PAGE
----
From the Lewis notebooks to manuscripts of his published essays and books, I found many glimpses of the author’s productive mind. He wrote about the subjects he taught, the literary works of the medieval and Renaissance eras. He also wrote prolifically about the ideas that most interested him, and there I saw the philosopher within the provocative author. The manuscript reading room staff did permit me to carry in my own Bible, and very gratefully I made notes in it from Lewis’ insights. Now the words remain together with me.
At this early stage of personal response to these intense studies, impressions of discoveries come to mind. C. S. Lewis likely did not anticipate that his notebooks would be analyzed, let alone in the 21st century, alongside the manuscripts of the authors whose oeuvres he studied himself and taught to his students across town at Magdalen College. The boxes and boxes of carefully preserved manuscripts reminded me of a description that post-dates Lewis’ life: multitasking. He received (through his prodigious correspondence, as well as with his many friendships) ideas and themes, and he produced ideas and themes. It is immensely inspiring.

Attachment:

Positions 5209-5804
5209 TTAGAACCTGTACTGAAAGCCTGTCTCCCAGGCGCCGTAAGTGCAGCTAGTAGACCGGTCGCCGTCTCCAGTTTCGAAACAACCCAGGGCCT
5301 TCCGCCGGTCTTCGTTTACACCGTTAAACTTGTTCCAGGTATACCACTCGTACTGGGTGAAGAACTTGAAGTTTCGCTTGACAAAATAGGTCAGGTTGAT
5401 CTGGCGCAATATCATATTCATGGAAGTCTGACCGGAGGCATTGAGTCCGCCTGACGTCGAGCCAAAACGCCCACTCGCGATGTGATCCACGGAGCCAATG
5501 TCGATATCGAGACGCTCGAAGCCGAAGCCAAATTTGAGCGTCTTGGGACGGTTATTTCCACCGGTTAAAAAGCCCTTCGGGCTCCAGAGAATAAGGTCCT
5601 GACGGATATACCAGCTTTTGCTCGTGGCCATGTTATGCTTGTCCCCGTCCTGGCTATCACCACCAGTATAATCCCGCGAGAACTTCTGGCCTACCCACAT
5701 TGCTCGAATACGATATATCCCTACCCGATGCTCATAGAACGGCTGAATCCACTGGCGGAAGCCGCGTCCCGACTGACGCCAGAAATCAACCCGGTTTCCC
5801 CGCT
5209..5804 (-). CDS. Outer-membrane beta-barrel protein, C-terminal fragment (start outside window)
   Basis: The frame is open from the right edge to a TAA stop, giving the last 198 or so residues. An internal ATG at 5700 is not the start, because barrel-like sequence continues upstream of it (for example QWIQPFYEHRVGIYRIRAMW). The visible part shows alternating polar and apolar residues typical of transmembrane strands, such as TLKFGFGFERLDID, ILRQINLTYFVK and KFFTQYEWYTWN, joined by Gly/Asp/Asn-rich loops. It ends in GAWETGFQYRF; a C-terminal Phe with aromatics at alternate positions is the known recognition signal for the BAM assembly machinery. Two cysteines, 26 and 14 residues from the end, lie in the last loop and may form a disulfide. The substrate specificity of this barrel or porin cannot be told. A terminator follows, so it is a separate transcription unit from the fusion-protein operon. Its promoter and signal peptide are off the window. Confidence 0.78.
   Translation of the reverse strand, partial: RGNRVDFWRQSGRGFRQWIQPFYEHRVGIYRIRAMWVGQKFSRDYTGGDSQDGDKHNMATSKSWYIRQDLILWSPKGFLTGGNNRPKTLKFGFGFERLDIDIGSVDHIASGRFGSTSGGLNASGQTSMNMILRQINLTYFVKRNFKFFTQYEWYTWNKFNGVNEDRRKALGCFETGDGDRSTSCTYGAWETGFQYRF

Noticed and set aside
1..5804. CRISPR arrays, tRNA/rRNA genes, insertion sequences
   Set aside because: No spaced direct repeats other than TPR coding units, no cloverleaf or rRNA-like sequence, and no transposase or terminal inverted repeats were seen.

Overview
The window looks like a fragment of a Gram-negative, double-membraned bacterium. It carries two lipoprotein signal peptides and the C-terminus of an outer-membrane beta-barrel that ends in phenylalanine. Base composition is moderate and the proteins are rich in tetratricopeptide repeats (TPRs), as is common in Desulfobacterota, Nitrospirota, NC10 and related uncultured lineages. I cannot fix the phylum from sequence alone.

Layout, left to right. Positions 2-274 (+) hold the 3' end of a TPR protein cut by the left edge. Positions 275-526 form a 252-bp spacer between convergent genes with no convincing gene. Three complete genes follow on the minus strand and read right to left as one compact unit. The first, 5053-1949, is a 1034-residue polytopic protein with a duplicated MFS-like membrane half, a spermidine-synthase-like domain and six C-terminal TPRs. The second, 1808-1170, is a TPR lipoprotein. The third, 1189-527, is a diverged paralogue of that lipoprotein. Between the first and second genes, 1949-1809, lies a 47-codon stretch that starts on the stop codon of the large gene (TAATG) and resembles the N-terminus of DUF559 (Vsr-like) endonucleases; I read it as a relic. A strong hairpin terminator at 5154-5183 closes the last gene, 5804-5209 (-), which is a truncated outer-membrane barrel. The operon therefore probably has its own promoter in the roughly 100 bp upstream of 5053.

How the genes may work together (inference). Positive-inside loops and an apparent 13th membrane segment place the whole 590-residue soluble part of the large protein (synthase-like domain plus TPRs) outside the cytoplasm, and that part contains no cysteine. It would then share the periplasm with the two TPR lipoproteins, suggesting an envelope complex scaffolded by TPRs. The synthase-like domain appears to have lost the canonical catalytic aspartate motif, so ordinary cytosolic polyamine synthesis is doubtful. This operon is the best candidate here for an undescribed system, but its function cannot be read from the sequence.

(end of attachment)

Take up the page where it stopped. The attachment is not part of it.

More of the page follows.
I also saw how Lewis “worked” his writing- all by hand, fine-tuning his compositions. I found myself drawn to crossed-out words and sections, to see how- or whether- Lewis replaced his own text. He would change words, or the order of his words (using arrows), or titles of essays and chapters. I used the opportunities to write both the original and the changed words in my notes. Amidst a ream of boxed papers, on one occasion, I found myself steeped in Screwtape Proposes a Toast, and thoroughly enjoyed the side-adventure.